David Lewis - Morgan Stanley

Okay and then maybe moving on to SG&A here for a second, you had pretty stellar SG&A here in the second quarter, so in terms of your ability to hold SG&A at current levels, given, so gross margins are probably incrementally lower than we’d expect it, you kind of talk about your visibility and expectations there?

Jim Crines

Yes, we talked about our expectations for the full year on SG&A to be in absolute dollar terms on the first quarter call to be in line with or slightly above the prior year, and that remains the case.

We would expect with the seasonal slowdown in revenues in the third quarter that the variable component of SG&A expenses will come down in the third quarter. So, you'd see sort of a modest sequential step-down in total in SG&A spend in the third quarter and then an increase in the fourth quarter with higher procedure volumes that we would expect to see in the fourth quarter.

David Lewis - Morgan Stanley

David just talking about share in the marketplace, you've been sort of hesitant to talk about the share gains. You've focused more on stabilization. Clearly, you have got two quarters here, where we seem to have some sort of relative stabilization. Are you anymore confident, given the training initiatives that should be increasing here in the back half of the year to kind of make a statement that share gains may be more possible in hips and knees and you would have expected, let's say six months ago?

David Dvorak

Well, I think that we're reaching that level of stabilization, so obviously that's step one, David, to the process of picking up share. That's going to be dependent on a lot of things. In addition to training and education, some of these new product approvals being cleared within the U.S. market in the ramp-up time. So, I think the important thing for us is that stabilization in the first instance, and then doing all the things that are necessary to get back into the share gain mode in the future, and that's really our objective for the year, as we exit 2009, and enter 2010 with everything coming together, we'd expect to be in that kind of a position.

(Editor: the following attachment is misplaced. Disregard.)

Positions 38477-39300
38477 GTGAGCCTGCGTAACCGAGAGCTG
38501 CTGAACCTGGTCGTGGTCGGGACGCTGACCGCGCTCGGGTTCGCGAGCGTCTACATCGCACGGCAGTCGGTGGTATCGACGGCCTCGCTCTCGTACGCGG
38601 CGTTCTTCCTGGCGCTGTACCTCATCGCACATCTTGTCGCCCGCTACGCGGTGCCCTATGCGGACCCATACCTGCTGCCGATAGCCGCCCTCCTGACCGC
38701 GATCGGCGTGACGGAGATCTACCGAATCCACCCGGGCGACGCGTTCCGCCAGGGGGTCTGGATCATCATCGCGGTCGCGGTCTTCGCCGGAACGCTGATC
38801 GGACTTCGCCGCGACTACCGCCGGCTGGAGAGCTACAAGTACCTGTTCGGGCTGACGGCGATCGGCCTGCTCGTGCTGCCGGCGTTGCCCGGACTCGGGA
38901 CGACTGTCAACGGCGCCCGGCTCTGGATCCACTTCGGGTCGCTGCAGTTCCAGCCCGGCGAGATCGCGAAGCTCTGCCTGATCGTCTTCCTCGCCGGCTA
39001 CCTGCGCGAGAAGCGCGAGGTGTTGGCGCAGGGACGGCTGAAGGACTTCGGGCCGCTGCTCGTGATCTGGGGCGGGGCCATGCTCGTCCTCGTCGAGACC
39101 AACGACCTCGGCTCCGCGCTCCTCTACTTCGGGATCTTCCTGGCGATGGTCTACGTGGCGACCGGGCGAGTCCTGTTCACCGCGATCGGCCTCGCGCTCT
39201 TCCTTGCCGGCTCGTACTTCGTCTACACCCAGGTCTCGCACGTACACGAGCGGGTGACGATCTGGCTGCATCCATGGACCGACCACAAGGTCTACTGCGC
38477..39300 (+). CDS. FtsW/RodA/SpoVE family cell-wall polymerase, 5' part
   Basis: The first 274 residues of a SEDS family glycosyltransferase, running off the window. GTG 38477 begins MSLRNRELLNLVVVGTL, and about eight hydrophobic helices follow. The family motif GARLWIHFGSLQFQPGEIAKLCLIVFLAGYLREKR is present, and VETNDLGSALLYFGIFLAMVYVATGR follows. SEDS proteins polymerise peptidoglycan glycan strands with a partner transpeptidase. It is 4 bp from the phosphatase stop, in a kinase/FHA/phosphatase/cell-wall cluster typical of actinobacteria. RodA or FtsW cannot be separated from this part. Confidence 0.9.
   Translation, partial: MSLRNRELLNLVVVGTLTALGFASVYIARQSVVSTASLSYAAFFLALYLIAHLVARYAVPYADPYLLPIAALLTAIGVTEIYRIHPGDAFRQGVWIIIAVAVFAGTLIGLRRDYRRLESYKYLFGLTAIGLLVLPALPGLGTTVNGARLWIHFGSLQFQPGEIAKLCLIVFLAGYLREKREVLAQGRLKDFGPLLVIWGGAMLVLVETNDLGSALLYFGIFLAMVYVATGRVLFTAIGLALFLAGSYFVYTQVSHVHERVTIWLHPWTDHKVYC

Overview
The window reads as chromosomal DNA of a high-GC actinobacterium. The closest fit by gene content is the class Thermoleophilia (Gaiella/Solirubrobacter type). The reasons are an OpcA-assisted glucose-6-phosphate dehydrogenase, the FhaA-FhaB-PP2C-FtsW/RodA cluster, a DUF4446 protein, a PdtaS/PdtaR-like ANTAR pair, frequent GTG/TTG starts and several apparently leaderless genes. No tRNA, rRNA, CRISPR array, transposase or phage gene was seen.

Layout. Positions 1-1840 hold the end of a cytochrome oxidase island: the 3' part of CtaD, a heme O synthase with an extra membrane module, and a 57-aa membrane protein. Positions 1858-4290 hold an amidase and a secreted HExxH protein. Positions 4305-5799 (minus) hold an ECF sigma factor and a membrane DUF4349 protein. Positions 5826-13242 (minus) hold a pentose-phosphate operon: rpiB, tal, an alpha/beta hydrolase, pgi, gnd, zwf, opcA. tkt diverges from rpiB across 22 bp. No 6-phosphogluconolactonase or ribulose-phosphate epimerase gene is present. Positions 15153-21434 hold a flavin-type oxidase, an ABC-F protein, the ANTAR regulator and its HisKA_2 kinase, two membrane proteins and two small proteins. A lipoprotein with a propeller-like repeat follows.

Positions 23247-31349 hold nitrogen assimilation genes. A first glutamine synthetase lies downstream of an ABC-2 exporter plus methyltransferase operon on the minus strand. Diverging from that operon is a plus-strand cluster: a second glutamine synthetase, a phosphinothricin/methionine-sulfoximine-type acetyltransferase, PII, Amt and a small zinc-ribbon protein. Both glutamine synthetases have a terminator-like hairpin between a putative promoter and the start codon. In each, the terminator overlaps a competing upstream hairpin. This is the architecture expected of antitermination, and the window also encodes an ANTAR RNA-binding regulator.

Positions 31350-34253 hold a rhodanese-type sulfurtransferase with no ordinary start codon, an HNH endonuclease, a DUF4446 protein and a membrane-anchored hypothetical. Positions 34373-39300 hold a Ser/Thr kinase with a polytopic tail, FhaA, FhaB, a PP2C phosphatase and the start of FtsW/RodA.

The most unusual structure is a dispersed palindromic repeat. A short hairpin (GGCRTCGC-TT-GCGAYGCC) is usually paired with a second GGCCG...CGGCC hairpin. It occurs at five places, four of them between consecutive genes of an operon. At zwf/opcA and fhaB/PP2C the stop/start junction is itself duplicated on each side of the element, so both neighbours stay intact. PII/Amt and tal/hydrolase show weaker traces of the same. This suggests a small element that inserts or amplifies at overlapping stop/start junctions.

David Lewis - Morgan Stanley

Just heading into the back half of the year price has been stable. This is what you're reporting as true price in the first half and given [you're anniversaring] in the press you were seeing in the Asia Pacific Rim. Should we expect true price to improve here in the back half for the year, or is that too much to hope for?

Jim Crines

David indicated in his comments, we would anticipate pricing to be down about a point for the full year, and that's really consistent with what we saw in the first half.

Operator

Next question comes from the line of Bruce Nudell with UBS.

Bruce Nudell - UBS

Looking at the market so far, it looks like based on what you've reported, it seems like U.S. hips and knees are around mid single-digits, but ex-U.S. hips and knees are 1% or flat. First of all, could you comment on your perception of, is anything going on ex-U.S. that is likely to persist what's the source of the downturn? Within the U.S. market, of the 5%, how much of that do you think is volume?

Jim Crines

Okay, Bruce this is Jim. Just to comment on the market, the slowdown we're seeing in markets outside the U.S., it is the case that that slowdown is really hitting in the major markets in Europe. The U.K., Germany, France, Spain and Italy perhaps much like we've seen here in the U.S. We believe that's associated with the economic climate that we're in.

We would expect the patients that are deferring these procedures in Europe in these major markets to eventually come back, so we would expect to see a rebound eventually in those major markets in Europe.